Hot inflation data sends mortgage rates to new 2024 highs

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Bond market investors who fund most mortgage loans are increasingly convinced the latest inflation numbers mean the Federal Reserve won’t cut rates in June.

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With would-be homebuyers already in retreat, mortgage rates soared to new 2024 highs Wednesday after yet another discouraging inflation report pushed the prospect of Federal Reserve interest rate cuts further into the future.

Applications for purchase loans were down by a seasonally adjusted 5 percent last week compared to the week before, and 23 percent from a year ago, according to a weekly survey by the Mortgage Bankers Association.

That was before Wednesday’s release of Consumer Price Index (CPI) data for March, which showed prices rising by 3.5 percent from a year ago, up from 3.2 percent in February.

The Federal Reserve’s preferred inflation gauge, the personal consumption expenditures (PCE) price index, is closer to reaching the Fed’s 2 percent inflation target, dropping to 2.5 percent in March.

But yields on 10-year Treasury bonds, a reliable indicator of where mortgage rates are headed next, soared 19 basis points Wednesday, to 4.56 percent — the highest reading since November and a new 2024 high.

A lender survey by Mortgage News Daily showed rates on 30-year fixed-rate loans climbing 28 basis points Wednesday, to 7.34 percent. A basis point is one-hundredth of a percentage point, so a 28 basis point jump is more than one-quarter of a percentage point.

It was “basically the worst day for mortgage rates since October 2022,” MND’s Matthew Graham wrote.

“Hair splitting aside, there just aren’t many past examples of rates rising more than a quarter point in a day,” Graham lamented. “Before COVID, it had happened one other time in the past decade.”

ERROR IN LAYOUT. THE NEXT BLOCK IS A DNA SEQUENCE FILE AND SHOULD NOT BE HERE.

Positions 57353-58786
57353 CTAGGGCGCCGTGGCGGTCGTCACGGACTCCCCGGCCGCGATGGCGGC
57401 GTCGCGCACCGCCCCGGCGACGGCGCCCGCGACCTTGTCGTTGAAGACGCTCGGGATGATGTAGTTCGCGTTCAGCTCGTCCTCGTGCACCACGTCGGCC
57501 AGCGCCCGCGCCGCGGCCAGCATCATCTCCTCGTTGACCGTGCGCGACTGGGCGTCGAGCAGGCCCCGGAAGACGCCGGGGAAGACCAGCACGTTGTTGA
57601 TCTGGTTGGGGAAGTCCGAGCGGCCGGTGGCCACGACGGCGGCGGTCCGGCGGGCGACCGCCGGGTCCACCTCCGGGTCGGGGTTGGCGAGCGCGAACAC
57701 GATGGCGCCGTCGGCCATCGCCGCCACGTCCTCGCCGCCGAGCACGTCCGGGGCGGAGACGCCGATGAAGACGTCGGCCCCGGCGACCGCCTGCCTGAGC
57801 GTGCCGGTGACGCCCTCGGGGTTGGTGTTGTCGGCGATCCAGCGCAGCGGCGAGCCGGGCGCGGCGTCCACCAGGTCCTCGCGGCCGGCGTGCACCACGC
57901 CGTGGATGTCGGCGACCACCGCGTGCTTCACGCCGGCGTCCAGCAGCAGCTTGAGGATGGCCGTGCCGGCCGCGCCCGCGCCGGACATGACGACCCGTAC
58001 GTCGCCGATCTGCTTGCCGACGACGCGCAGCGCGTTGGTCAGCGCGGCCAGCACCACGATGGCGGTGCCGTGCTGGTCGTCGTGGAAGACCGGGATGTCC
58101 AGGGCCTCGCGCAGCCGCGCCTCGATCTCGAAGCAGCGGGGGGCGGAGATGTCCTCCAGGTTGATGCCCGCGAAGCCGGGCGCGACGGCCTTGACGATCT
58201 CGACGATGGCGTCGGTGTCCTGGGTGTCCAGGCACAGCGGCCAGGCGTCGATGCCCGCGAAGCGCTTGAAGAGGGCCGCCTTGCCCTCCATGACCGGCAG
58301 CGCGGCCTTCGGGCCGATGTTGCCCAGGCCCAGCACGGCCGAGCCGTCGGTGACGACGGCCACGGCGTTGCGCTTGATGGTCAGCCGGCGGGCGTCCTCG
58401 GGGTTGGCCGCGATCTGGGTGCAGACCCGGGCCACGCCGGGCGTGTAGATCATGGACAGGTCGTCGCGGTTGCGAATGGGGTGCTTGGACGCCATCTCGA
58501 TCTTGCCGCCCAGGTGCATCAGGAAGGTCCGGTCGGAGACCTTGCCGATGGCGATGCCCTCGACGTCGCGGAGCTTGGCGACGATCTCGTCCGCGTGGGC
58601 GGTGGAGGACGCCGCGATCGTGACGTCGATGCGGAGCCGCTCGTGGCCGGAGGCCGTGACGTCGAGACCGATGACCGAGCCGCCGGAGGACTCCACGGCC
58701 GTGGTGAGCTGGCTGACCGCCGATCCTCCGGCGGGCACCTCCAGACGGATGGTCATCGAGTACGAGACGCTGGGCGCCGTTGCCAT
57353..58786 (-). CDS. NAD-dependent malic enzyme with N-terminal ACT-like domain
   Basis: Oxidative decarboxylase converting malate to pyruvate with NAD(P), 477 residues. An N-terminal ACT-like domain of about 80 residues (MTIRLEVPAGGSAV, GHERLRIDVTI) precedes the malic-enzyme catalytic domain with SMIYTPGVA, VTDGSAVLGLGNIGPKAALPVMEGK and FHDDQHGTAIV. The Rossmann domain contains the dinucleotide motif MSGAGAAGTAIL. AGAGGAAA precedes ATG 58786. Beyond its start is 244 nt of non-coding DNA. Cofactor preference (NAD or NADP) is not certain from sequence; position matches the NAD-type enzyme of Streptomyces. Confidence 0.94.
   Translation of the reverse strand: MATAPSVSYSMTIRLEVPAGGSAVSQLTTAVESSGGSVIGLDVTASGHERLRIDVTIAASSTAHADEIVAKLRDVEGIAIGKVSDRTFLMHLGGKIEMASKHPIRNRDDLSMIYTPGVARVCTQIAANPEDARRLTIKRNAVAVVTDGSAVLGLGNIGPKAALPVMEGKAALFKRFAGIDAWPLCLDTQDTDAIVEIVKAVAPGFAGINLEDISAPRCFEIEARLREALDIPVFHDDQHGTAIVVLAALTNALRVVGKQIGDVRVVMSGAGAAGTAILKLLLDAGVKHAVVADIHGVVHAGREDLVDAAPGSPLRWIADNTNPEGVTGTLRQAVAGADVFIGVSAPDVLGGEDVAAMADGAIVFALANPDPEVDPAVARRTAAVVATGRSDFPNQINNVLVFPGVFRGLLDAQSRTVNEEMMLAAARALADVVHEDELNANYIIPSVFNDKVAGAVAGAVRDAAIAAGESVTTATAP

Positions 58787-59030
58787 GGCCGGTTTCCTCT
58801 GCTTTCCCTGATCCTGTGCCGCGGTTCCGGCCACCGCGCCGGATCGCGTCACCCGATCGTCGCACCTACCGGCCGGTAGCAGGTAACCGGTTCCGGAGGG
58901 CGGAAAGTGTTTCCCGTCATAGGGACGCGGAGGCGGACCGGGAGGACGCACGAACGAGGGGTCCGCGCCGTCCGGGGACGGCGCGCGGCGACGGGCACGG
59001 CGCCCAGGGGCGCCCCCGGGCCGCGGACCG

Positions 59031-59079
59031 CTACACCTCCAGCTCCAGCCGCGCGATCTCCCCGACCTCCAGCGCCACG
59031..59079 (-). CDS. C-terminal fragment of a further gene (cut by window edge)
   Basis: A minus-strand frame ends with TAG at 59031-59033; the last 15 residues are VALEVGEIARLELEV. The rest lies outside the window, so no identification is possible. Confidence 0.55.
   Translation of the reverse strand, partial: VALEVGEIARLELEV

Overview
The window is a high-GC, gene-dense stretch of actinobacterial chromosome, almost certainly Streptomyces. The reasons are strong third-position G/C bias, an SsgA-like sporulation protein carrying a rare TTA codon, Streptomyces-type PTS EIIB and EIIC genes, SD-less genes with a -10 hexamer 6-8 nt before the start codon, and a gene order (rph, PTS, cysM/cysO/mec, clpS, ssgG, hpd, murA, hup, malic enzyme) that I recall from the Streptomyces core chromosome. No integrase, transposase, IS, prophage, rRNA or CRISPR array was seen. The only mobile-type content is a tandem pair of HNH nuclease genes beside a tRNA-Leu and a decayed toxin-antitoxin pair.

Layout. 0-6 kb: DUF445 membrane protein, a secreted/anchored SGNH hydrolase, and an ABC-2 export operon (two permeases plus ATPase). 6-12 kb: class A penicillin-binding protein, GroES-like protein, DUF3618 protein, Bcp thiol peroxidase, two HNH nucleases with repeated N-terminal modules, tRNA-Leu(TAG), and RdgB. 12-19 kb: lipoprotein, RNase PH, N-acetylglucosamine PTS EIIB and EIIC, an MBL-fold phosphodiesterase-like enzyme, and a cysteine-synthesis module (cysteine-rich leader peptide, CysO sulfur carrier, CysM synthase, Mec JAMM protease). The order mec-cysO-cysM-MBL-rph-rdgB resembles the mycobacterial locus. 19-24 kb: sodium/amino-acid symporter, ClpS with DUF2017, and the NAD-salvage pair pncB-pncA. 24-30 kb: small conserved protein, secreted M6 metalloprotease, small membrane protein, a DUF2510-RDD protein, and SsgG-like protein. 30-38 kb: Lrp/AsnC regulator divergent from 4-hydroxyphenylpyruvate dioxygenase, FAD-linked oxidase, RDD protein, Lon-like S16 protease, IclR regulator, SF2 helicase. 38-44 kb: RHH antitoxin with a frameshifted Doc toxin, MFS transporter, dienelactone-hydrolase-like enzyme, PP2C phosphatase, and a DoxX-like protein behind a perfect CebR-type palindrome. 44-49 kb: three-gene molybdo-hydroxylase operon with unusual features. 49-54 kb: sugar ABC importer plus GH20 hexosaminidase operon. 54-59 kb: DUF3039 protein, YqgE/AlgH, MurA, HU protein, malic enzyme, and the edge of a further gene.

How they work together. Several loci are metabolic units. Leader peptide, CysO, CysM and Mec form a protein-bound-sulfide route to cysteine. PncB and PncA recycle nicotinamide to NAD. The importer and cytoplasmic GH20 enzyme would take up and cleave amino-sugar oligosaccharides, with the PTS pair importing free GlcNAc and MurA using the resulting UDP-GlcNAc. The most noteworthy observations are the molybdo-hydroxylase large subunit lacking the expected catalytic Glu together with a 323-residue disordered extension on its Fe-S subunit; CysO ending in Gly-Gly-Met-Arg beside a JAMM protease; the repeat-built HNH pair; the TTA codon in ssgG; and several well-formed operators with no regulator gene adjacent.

The March CPI report “is much less alarming than it first appeared,” economists at Pantheon Macroeconomics said in their latest U.S. Economic Monitor report, with almost half of the rise in March core CPI services minus rent “due to a wild jump in auto insurance” premiums that’s unlikely to be repeated.

But bond market investors who fund most mortgage loans are increasingly convinced the latest inflation numbers mean the Federal Reserve won’t cut rates in June.

The CME FedWatch Tool, which tracks futures markets to assess the probability of future Fed moves, on Wednesday put the odds of a June rate cut at less than one in five (19 percent), down from 73 percent a month ago.

Mortgage rates were already moving higher last week “as several Federal Reserve officials reiterated a patient posture on rate cuts,” MBA Deputy Chief Economist Joel Kan said in a statement. “Inflation remains stubbornly above the Fed’s target, and the broader economy continues to show resiliency. Unexpectedly strong employment data released last week further added to the upward pressure on rates.”

With rates on the rise, the MBA’s lender survey showed requests to refinance jumped 10 percent last week from the week before and were up 4 percent from a year ago. Requests to refinance accounted for 33.3 percent of mortgage applications last week, up from 30.3 percent the week before.

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